12 Important Takeaways to Remember From the 2014 Midterms

A lot of people celebrating and having fun in a big hall

Bloodbath. Landslide. Slaughter. Blowout. Clown show. Red Wedding. Whatever you want to call it, Tuesday was a tough night for Democrats, as Republicans rode a wave of voter discontent to increase their lead in the House of Representatives and retake the Senate. Here are 12 takeaways from Tuesday's circus to learn from as we start the inevitable march toward 2016:

1. Democrats had a worse day than expected. 

Mark Wilson/Getty Images

Nobody expected Democrats to have a great day, but as the vote tallies are being finalized, the extent of the damage is staggering to behold. The GOP picked up seven seats in the Senate (for now) and earned the largest House majority since World War II. Any way you cut it, Democrats are justified in having a case of the gloomies.

2. The electorate favored Republicans, but that's not an excuse.

Partially to blame for Democrat losses was a historically low turnout, especially among young people. Millennials, who accounted for 19% of the electorate in 2012 and broke for Democrats by over 10%, were only 13% of voters who showed up this year.

NBC News

Coupling that with voter suppression issues in multiple states, many Democrats have turned to blaming the Republicans and the makeup of the electorate for their losses. But the electorate is what it is, and failures in turnout are hardly the fault of the GOP. Old white people came out and it showed. Democracy is a participation sport – blaming the folks you failed to convince off the bench is laughable.

3. Democrats lost races in key strongholds.

On the other side, we learned that Democrats didn't just have a tough time at the national level – they were also pretty awful at running for governor. With Republicans picking off true blue governorships in places like Maryland and Massachusetts, the GOP increased its total number of governors to 31 out of 50.

4. The Republican establishment won...

Speaking of beating back the tea party, the GOP establishment has finally figured out how to kill challenges from the right: Drown them in dollars. After losing multiple cycles thanks to flawed candidates from the fringes, the GOP took the hint and decided to smother challengers in the crib rather than try and ride them through the general election.

5. ...and now they'll control the Senate.

J. Scott Applewhite/AP

The walking caricature of the GOP establishment, Sen. Mitch McConnell (R-Ky.), won a resounding victory and is expected to become majority leader of the Senate in January when his party takes power. With his new reign, he has the potential to really raise the visibility of the Republican Party nationally. Whether anything productive comes of that raised visibility remains to be seen.

6. Money wins elections. 

The staggering $3.7 billion both parties sank into the midterms tells us that big money isn't going anywhere. With the GOP spending $1.92 billion, mainly to fight off tea party challengers in the primaries, the soft money arms race is only going one direction – up.

7. Marijuana and minimum wage were bright spots for progressives.

The Washington Post/Getty Images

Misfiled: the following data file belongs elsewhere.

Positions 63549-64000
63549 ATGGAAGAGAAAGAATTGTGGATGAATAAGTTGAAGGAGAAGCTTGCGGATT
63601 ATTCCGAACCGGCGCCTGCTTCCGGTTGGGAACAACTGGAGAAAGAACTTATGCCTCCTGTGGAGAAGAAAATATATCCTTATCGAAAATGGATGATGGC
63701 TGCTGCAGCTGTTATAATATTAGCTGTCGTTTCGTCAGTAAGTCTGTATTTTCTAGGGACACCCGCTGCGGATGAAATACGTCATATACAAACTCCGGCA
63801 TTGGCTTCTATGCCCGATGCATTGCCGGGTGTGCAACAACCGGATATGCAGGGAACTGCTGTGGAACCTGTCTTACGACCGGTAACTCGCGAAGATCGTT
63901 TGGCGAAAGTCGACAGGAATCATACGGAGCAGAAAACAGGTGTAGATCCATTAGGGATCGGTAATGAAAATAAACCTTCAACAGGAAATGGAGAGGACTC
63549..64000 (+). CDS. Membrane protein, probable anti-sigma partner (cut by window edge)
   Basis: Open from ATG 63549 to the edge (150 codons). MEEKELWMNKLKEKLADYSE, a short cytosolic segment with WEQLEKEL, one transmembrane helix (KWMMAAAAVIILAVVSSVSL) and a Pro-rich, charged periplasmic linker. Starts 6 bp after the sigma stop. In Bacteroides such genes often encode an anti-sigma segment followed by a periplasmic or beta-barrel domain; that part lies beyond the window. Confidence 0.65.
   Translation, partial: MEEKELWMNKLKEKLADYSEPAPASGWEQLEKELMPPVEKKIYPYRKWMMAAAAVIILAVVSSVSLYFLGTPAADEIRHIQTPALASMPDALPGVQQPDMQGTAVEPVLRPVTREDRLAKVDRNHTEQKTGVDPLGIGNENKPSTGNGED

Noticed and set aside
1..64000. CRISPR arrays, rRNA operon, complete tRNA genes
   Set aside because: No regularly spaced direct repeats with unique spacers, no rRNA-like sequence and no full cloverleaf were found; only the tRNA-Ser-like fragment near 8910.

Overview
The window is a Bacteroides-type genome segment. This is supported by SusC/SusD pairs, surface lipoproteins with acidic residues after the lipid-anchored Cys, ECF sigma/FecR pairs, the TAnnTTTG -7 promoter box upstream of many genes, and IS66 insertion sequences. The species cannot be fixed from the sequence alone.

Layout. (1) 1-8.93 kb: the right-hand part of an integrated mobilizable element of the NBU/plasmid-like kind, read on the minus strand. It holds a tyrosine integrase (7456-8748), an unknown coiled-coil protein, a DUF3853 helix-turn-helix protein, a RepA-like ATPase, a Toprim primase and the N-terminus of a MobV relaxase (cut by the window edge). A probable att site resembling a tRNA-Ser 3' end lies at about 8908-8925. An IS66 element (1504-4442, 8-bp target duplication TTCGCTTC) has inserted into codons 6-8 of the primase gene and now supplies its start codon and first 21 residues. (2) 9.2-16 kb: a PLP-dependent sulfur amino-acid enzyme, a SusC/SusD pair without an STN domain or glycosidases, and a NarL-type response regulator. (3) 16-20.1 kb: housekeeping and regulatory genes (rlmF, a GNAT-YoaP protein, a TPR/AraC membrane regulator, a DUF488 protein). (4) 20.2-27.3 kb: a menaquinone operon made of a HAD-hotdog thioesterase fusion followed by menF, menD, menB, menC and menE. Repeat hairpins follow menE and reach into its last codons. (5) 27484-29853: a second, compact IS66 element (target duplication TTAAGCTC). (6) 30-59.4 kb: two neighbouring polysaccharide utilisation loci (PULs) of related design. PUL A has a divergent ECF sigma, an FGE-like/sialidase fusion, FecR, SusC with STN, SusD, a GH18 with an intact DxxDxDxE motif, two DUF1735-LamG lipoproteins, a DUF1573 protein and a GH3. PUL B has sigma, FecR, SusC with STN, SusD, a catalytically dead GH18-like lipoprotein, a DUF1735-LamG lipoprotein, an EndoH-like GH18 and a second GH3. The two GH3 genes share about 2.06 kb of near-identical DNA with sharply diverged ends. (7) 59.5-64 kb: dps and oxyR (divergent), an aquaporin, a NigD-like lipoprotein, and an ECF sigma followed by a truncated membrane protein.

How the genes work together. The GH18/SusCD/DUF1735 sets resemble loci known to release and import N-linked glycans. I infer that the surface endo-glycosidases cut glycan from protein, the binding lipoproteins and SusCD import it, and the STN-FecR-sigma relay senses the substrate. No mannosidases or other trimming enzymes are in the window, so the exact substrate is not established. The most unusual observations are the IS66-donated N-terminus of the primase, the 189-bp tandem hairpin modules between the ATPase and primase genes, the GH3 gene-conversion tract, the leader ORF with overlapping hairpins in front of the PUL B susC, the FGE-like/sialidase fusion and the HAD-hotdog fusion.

These poor outcomes for the Democrats happened despite widespread voter approval of traditionally core progressive issues like minimum wage hikes, firearm background checks and marijuana legalization. We can expect this trend to continue, despite conservative gains on the Hill.

8. We'll get plenty of face time from the new Republican senators.

Not all GOP senators winning election are old hands or look like turtles, though. Newly elected Iowa Sen. Joni Ernst is the new jewel of the "Mama Bear" crowd. With a promise to make Democrats in Washington "squeal" like she did the hogs she slaughtered growing up, Ernst is set to join Sen. Ted Cruz in making a splash as the new shining face of Washington outsiders inside Washington.

9. There were several historic firsts for the Republicans.

Rick Bowmer/AP

The GOP also sent their first African-America senator to Washington since the 1870s, before the 17th Amendment electing senators by popular vote even existed. South Carolina Senator-elect Tim Scott represents the first step in the slow fight to diversify the otherwise monochromatic face of the Republican Senate. Utah's Mia Love delivered another true first for the GOP, becoming the first female black Republican to be elected to Congress.

10. The House is still broken...

That said, the unhappiness with both parties may be a little overstated. Very few House incumbents actually lost their re-election bids, suggesting that Americans are generally OK with the job their representatives are doing. That, or we've gerrymandered electoral districts so much that they're hardly competitive.

11. ...and the Republicans aren't going anywhere.

On that note, it's unlikely we'll see a Democrat majority in the House until the next redistricting in 2020. With 2010 redistricting mostly set in stone, Republicans were able to secure very favorable lines that delivered a 2012 House majority despite losing the popular vote by 1.2%. Don't expect anything to change until the next census, if then.

12. The race for 2016 has already started.

Gerald Herbert/AP

Finally, in case you were worried, the race for 2016 is in full swing. Republicans quickly started trying to tie Obama's failures to Hillary Clinton in an effort to weigh down the former secretary of state before she formally announces her eventual run. If you thought 2012 was a zoo, just wait until Hillary gets put on the presidential pedestal. Between Clinton baggage and the perpetual circular firing squad that is the Republican Party, 2016 promises to be more fun than ever before.